National Human Rights Action Plan: A Sound Baseline for Human Rights

On 21 April 2010, the Federal Government launched ‘Australia’s Human Rights Framework’, setting out a number of measures the Government intends to take to protect and promote human rights in Australia, including the commitment to develop a new National Human Rights Action Plan which is intended to “outline future action for the promotion and protection of human rights”. On 8 July 2011, the Attorney-General released a Draft Baseline Study for comment as the first step towards implementing a National Human Rights Action Plan. To be effective, a Baseline Study must provide a comprehensive and frank appraisal about the state of human rights in Australia.  This is because the issues identified in the Baseline Study form the basis for future government action under the National Action Plan and also for the development of government practices beyond the National Action Plan.

On 9 September 2011, the Human Rights Law Centre made a major submission on the draft Baseline Study entitled A Sound Baseline for Human Rights in Australia.  The submission builds on the extensive recommendations made in Making Rights Real: A National Human Rights Action Plan for Australia.  Making Rights Real was a major submission made by the HRLC in response to the Attorney-General’s Background Paper which set out the Government’s proposed approach to developing the National Action Plan as well as a Baseline Study.

A Sound Baseline for Human Rights in Australia aims to provide detailed and constructive recommendations on the draft Baseline Study.  The submission makes the following general comments on the Draft:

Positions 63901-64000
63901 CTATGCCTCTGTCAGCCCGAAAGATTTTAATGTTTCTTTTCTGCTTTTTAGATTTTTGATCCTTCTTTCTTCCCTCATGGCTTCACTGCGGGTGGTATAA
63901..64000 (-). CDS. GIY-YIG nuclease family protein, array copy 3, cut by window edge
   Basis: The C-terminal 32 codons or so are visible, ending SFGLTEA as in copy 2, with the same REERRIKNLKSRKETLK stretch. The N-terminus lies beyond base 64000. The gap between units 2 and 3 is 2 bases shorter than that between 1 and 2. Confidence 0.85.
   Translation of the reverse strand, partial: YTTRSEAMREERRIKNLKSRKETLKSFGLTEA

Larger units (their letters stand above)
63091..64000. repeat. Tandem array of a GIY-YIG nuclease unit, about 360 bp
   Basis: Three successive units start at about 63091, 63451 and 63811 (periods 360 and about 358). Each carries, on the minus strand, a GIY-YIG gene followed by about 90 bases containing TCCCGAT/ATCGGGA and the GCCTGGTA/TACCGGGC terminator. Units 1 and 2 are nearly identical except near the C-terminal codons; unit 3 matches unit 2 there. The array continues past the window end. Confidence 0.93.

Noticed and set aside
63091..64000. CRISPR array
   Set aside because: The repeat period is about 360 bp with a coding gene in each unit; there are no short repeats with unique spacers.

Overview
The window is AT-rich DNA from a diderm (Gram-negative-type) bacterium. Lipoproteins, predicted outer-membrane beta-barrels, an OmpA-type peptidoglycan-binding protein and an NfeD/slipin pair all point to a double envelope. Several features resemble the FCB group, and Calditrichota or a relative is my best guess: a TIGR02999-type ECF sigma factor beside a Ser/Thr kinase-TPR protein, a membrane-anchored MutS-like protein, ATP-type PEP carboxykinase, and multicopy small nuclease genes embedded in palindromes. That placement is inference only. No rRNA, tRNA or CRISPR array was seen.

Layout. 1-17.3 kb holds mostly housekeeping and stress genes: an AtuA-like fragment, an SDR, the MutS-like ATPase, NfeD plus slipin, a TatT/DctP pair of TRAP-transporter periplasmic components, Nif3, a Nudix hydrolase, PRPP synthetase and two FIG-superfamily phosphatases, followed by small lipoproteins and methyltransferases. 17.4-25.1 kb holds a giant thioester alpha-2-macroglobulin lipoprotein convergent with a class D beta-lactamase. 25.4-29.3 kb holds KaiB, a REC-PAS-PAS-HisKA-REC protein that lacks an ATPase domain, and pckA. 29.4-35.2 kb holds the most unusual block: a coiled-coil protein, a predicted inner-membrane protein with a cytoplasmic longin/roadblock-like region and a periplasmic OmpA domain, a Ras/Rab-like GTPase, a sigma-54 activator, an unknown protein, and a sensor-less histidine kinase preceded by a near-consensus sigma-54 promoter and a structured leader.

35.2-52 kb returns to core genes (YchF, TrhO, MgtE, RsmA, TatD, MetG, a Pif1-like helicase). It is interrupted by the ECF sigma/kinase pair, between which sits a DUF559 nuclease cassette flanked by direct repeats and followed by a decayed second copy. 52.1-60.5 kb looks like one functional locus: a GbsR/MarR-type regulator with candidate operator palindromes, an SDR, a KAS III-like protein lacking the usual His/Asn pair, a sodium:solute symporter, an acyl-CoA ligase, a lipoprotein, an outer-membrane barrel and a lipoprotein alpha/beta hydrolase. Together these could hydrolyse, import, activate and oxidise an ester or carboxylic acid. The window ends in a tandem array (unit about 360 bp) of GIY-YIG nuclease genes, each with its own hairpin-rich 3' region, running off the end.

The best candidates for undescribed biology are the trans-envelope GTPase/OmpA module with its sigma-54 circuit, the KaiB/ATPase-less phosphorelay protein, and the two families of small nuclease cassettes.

• procedural aspects of the development of the Draft have not been aligned with the recommendations of Making Rights Real and international best practice;
  • the Draft selectively refers to positive examples of initiatives in states and territories without identifying the problems and deficiencies in other states and territories;
  • certain critical areas affecting human rights are missing or require further discussion;
  • key sources of prior authoritative research and evidence have been omitted;
  • the Draft does not reference all relevant all international recommendations from treaty bodies, reports of Special Procedures of the UN Human Rights Council and UPR recommendations; and
  • the “Issues a National Action Plan Could Address” sections of the Baseline Study do not clearly identify and articulate the issues in question and should do so.  To the extent that actions are proposed, these should be structured as action points following the guidelines set out in the UN Handbook.

In addition to these general comments, the submission includes:

  • recommendations for amendments or additions in specific sections of the Draft;
  • recommendations for additional sections or topics to be added to the Draft; and
  • where appropriate, suggestions as to additions or refinements to the lists of “issues a national action plan could consider” in the Draft, but otherwise refer the Government to the more detailed suggestions as to substantive areas and actions that could be included in the National Action Plan set out in Making Rights Real.

For more information and resources on the National Human Rights Action Plan process please visit our dedicated website www.humanrightsactionplan.org.au